We already mentioned the difference that courts can make in the application of federal law. But state and local laws are another reason that simply “plugging and playing” a handbook that was developed with Wyoming law in mind, for example, might not work for your Colorado small business. Here is a simple example: even though the FLSA requires federal minimum wage, Colorado’s state minimum wage might also apply and would be higher. Simply saying you comply with FLSA is not enough. Here is another example. Your organization might not have to comply with Title VII because you have too few employees. But since state and local laws have their own thresholds, you might have to comply with the Colorado equivalent, the Colorado Anti-Discrimination Act, which covers more employers and may cover more employees due to the broader suspect classifications it lists. And as an employer, you’re not going to want to meet all the requirements of a really stringent state where you are not located.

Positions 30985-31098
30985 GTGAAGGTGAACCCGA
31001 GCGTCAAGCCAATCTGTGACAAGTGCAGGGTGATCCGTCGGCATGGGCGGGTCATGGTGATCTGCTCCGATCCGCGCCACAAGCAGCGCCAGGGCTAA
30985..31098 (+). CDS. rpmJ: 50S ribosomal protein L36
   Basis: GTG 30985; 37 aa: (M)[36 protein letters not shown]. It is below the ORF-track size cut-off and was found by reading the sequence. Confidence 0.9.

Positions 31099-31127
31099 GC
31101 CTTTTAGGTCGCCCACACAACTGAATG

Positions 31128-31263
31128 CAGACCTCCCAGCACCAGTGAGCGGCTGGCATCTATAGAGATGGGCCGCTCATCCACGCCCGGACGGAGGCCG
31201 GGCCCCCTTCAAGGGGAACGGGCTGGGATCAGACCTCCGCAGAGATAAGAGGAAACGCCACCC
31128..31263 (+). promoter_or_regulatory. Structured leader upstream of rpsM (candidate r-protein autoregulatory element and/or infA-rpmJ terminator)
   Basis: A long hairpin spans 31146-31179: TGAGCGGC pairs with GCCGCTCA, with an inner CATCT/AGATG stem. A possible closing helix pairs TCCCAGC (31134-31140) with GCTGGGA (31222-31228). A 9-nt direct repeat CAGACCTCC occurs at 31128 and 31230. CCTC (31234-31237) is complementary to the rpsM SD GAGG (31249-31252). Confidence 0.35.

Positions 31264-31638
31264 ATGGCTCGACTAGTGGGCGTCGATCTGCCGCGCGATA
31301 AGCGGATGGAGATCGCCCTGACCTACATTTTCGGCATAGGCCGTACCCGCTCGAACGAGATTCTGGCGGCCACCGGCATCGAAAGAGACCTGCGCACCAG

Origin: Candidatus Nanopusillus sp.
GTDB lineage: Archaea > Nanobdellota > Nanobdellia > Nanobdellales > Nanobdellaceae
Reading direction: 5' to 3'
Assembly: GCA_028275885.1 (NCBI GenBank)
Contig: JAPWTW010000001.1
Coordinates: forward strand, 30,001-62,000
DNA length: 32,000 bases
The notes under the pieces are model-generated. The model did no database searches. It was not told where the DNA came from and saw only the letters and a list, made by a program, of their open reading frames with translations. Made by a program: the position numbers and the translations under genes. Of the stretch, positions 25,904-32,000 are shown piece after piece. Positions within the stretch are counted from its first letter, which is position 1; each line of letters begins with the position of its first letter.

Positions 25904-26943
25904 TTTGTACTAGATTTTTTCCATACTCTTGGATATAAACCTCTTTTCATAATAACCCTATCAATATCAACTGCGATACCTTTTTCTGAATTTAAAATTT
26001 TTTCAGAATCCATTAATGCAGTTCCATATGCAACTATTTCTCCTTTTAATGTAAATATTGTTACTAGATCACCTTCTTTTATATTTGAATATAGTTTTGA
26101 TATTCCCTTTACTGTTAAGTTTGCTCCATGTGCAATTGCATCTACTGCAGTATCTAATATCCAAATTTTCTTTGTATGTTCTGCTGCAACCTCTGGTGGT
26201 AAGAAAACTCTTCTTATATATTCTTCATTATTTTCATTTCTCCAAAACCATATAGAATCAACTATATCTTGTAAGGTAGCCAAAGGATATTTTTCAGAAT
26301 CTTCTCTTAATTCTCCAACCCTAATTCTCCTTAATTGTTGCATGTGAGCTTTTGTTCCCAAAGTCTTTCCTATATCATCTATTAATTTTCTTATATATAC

You also should consider the size of the organization and what policies are needed or even feasible. Simply adapting a larger organization’s employee handbook might end up subjecting the organization to more burdens than are actually required. Take the Family and Medical Leave Act (FMLA) for example. Many small businesses do not have to comply with this law because it generally only applies to public sector companies with at least 50 employees located within a 75-mile radius. But take a larger organization’s employee handbook off the shelf (which includes a policy on FMLA leave), and you may have just made the FMLA part of your organizational policy and created a brand-new expensive obligation for yourself. A large employee handbook could be overkill for a tiny organization. A tiny handbook might not cover all the issues faced by a large organization (such as more developed benefits or PTO).

Finally, if you have an employee handbook that doesn’t work for you, whether too large, too small, hard to follow, or containing the wrong policies, it could be more of a liability than it is a help. It will simply sit on the shelf. When this happens, it can be evidence used against you in litigation.

It should be clear by now that no standard employee handbook will work for all organizations. True, there are several categories of policies that most employers will find useful. But it is important to understand why. In the next post in this series, we’ll explore topics employers should consider addressing in written policy, and why they may be important to include in your organization’s handbook.

Featured Image: ”Unnamed” by Mari Helin-Tuominen on Unsplash.